After Train finds samples, he’s gets some playtime as a reward. After that, DeMatteo needs to collect the poop while Train rests. First, she first marks its location on her GPS device. Then, she swabs the outside of the scat to collect DNA originating in the animal’s intestinal mucus. From there, the entire sample goes into a bag. It serves not only as a backup DNA sample, but also as a sample to test the animal for any parasites or viruses and learn more about its diet.
When the team gets back to camp, DeMatteo has to be quick to type up all her notes to ensure every GPS coordinate has details attached. Those coordinates include not just the locations of scat samples, but sometimes poacher camps or illegal homes the team came across.
“It’s not just about tracking the animals and where they live,” said Nicole Selleski, a former field assistant to DeMatteo who spent two summers studying with her and Train, to Earther, “but also conservation in a broader way.”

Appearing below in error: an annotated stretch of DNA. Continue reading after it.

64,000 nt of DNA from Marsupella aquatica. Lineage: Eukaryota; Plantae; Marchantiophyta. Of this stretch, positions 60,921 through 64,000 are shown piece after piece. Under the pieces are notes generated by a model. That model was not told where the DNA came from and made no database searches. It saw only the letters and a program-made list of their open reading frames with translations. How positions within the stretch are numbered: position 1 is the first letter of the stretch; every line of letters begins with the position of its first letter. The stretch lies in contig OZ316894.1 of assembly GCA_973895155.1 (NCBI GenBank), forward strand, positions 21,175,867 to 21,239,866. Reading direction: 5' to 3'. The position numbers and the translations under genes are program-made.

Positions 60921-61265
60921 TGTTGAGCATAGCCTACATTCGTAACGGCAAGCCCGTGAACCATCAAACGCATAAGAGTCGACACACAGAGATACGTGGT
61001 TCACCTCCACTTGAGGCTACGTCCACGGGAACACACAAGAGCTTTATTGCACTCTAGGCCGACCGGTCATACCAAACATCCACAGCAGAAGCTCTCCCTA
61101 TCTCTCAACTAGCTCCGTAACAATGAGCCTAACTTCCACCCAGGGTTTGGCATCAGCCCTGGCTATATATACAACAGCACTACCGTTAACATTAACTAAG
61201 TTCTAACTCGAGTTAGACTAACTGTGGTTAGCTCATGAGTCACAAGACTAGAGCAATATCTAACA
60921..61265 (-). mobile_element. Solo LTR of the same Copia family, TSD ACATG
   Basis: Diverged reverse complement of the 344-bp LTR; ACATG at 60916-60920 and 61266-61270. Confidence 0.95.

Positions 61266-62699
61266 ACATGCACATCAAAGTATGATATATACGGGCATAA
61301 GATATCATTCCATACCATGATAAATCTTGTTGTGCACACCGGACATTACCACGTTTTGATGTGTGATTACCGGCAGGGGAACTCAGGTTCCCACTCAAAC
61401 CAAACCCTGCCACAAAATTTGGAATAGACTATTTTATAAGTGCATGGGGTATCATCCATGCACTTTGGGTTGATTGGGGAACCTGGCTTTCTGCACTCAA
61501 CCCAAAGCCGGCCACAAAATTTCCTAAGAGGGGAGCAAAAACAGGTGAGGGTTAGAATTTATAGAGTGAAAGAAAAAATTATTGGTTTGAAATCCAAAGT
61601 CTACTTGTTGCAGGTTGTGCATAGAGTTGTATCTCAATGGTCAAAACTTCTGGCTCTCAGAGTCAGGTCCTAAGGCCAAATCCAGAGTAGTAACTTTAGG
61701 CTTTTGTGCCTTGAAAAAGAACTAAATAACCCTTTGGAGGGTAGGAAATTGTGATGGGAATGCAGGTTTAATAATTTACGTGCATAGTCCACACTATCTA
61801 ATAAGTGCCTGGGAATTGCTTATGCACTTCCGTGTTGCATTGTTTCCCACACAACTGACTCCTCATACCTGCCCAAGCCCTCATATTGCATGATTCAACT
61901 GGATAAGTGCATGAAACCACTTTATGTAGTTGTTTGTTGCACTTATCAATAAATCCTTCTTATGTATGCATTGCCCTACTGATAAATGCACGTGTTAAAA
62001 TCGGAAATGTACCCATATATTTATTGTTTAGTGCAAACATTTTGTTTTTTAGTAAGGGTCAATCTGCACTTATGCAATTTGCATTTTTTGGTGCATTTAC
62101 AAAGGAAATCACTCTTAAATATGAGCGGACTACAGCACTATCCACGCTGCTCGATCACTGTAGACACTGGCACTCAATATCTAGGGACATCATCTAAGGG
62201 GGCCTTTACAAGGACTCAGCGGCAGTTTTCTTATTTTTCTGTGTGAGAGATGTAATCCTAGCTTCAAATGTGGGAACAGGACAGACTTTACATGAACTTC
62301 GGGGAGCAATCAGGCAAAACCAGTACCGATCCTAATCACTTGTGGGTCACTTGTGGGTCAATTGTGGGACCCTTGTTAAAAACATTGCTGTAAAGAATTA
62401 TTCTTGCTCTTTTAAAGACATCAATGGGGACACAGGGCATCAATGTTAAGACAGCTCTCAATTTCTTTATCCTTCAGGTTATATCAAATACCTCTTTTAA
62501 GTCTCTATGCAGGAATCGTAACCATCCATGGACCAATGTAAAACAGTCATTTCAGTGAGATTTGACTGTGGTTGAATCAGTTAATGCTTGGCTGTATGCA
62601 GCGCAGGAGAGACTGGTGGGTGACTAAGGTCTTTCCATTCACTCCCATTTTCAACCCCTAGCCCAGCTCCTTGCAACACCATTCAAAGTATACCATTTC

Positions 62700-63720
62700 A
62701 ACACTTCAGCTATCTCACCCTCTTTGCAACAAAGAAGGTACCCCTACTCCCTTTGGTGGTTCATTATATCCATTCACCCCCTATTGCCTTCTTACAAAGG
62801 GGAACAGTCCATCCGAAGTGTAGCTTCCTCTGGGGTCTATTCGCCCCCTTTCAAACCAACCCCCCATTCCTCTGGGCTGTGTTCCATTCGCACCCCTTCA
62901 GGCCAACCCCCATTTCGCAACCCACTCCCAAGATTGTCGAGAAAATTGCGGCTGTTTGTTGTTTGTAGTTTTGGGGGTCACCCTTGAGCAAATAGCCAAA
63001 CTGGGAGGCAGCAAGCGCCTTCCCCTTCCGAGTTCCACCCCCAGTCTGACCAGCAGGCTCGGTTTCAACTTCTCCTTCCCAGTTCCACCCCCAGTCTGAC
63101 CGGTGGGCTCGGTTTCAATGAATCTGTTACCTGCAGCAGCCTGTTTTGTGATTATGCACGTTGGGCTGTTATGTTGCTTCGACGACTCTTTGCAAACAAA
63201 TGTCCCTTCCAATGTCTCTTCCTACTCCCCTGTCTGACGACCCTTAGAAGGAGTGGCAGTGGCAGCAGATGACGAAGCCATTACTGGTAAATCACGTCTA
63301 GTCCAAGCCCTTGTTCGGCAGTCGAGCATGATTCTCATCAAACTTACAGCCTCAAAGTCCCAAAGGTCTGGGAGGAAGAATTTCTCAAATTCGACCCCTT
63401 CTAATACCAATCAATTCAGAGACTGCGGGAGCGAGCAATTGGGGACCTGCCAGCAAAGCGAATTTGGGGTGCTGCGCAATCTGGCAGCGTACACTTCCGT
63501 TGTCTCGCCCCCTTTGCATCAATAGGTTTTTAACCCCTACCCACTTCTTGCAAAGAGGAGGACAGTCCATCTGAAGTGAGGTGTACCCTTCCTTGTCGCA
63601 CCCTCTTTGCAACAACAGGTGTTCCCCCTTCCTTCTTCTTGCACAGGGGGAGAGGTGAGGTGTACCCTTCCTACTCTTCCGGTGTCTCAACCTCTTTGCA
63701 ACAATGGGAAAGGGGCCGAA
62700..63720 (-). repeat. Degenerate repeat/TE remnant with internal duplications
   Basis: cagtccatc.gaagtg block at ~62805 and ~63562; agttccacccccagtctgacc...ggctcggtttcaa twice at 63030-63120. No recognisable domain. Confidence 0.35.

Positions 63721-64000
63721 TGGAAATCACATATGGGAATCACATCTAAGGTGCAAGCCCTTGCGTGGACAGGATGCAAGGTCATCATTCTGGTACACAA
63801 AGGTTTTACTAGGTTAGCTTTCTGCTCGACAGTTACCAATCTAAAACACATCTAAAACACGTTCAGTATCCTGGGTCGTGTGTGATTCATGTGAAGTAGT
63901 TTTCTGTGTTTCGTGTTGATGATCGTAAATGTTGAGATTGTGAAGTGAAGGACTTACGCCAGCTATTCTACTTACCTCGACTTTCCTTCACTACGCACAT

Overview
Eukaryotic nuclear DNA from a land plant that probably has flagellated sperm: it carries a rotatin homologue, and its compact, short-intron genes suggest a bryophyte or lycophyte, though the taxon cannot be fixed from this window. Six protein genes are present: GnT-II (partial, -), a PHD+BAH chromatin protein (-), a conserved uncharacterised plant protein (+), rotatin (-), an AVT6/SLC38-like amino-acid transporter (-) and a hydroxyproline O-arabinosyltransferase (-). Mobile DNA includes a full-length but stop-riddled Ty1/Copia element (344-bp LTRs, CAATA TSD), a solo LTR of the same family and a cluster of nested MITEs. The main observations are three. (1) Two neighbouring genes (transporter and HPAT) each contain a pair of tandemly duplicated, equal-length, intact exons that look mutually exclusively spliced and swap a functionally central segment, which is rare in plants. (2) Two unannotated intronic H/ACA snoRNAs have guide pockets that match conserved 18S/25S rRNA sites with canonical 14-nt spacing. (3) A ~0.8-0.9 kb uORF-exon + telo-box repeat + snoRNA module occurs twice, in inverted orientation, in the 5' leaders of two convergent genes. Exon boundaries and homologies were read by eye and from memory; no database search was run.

All these steps are key in developing the corridor. And the process has come a long way. The team finished mapping the habitat the animals use in 2015; a mix of protected areas and private land. Now, the group is working on surveys with local landowners and forestry companies to develop a conservation plan for these big cats and DeMatteo’s favorite animal, the bush dog. The country is proposing to offer landowners tax incentives if they agree to manage their land as a corridor. That means no cutting of trees and managed development that’ll keep livestock from destroying the forest’s understory and spreading disease, for instance.
The South American country has lost 14 percent of its tree cover between 2001 and 2017, according to Global Forest Watch, an online tool that tracks this data. Tucked between those giant trees and roots are animals threatened with extinction. Only about 10,000 oncillas are estimated to roam the wild. As for bush dogs, sightings are so rare the researchers are uncertain how threatened it is. In Misiones, it’s estimated there may be about 100 bush dogs left.
Somewhere in the forest in the warm summer months, however, another dog scurries through the forest understory. There’s only one Train, and he’s a damn good boy.